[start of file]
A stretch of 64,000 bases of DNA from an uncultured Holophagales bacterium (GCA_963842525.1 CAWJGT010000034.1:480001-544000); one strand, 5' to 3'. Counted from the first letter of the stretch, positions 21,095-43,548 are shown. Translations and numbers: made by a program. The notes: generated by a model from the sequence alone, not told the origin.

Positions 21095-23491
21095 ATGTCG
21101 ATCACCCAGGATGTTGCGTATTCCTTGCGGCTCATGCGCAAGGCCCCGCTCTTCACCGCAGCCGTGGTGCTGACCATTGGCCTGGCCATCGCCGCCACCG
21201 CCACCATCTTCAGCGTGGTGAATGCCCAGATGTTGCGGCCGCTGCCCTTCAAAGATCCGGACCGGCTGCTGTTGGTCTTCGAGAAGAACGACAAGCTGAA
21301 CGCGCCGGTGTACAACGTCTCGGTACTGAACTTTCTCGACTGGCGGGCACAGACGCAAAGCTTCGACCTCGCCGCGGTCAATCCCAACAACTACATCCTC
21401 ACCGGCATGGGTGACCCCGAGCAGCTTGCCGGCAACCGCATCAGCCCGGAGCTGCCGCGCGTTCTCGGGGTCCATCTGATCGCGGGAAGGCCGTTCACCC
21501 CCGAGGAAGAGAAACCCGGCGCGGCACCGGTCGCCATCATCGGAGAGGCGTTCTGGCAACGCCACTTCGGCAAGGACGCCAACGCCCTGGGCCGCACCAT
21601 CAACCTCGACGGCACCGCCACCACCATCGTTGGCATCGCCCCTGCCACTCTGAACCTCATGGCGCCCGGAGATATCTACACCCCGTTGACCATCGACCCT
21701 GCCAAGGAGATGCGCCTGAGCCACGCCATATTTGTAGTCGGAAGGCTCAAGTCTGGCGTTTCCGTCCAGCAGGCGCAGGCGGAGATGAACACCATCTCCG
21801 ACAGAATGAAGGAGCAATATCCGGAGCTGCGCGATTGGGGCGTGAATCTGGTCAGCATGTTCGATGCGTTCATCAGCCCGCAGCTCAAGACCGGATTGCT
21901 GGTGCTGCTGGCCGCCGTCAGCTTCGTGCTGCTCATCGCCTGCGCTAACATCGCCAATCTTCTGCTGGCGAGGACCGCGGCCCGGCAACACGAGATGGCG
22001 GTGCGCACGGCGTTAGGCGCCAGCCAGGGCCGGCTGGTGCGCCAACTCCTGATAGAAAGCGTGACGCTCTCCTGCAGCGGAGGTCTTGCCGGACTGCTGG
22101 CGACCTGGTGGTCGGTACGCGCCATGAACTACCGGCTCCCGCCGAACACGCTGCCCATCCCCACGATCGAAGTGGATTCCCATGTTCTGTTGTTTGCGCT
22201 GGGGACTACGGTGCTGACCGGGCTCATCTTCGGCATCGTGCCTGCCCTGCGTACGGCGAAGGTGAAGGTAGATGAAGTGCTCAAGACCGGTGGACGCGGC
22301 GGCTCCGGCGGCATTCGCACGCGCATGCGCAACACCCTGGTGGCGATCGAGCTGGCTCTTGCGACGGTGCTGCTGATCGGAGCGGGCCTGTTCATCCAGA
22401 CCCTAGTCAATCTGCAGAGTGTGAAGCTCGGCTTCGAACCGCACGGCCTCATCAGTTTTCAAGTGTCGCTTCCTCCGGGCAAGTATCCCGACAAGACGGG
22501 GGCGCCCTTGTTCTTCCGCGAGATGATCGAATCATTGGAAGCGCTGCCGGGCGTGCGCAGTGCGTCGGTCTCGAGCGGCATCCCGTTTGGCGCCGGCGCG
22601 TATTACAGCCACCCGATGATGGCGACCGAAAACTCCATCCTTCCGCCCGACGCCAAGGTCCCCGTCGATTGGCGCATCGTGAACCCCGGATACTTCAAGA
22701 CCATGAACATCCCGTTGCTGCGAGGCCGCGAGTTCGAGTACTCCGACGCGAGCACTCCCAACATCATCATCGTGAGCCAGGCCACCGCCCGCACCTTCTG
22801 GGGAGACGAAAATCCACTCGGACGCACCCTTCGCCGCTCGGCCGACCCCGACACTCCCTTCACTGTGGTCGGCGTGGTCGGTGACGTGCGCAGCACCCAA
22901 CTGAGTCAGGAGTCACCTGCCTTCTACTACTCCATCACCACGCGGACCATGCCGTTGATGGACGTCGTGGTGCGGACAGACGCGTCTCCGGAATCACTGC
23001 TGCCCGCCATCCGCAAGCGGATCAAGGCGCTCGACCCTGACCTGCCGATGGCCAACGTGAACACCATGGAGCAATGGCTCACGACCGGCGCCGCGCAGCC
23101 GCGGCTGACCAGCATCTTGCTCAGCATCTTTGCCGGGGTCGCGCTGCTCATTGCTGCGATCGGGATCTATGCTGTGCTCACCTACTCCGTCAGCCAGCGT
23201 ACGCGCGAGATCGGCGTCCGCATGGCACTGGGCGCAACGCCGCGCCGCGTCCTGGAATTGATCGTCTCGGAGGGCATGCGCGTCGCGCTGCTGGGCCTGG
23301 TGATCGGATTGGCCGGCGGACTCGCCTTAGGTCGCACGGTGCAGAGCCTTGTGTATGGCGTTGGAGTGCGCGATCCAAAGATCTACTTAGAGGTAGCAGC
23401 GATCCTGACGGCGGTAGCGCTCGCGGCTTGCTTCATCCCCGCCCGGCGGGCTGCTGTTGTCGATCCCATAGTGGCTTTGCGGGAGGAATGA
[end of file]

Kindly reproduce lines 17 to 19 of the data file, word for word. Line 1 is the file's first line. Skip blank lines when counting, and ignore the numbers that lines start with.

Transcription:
22401 CCCTAGTCAATCTGCAGAGTGTGAAGCTCGGCTTCGAACCGCACGGCCTCATCAGTTTTCAAGTGTCGCTTCCTCCGGGCAAGTATCCCGACAAGACGGG
22501 GGCGCCCTTGTTCTTCCGCGAGATGATCGAATCATTGGAAGCGCTGCCGGGCGTGCGCAGTGCGTCGGTCTCGAGCGGCATCCCGTTTGGCGCCGGCGCG
22601 TATTACAGCCACCCGATGATGGCGACCGAAAACTCCATCCTTCCGCCCGACGCCAAGGTCCCCGTCGATTGGCGCATCGTGAACCCCGGATACTTCAAGA